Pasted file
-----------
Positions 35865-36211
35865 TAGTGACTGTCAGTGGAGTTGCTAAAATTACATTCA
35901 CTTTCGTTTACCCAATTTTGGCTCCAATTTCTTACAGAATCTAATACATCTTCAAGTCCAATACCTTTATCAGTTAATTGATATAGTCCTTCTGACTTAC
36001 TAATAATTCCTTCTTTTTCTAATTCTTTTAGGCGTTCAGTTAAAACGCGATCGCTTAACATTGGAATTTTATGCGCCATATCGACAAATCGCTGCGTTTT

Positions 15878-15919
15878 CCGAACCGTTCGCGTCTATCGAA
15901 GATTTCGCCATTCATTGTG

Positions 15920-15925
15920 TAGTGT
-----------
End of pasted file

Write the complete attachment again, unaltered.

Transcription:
Positions 35865-36211
35865 TAGTGACTGTCAGTGGAGTTGCTAAAATTACATTCA
35901 CTTTCGTTTACCCAATTTTGGCTCCAATTTCTTACAGAATCTAATACATCTTCAAGTCCAATACCTTTATCAGTTAATTGATATAGTCCTTCTGACTTAC
36001 TAATAATTCCTTCTTTTTCTAATTCTTTTAGGCGTTCAGTTAAAACGCGATCGCTTAACATTGGAATTTTATGCGCCATATCGACAAATCGCTGCGTTTT

Positions 15878-15919
15878 CCGAACCGTTCGCGTCTATCGAA
15901 GATTTCGCCATTCATTGTG

Positions 15920-15925
15920 TAGTGT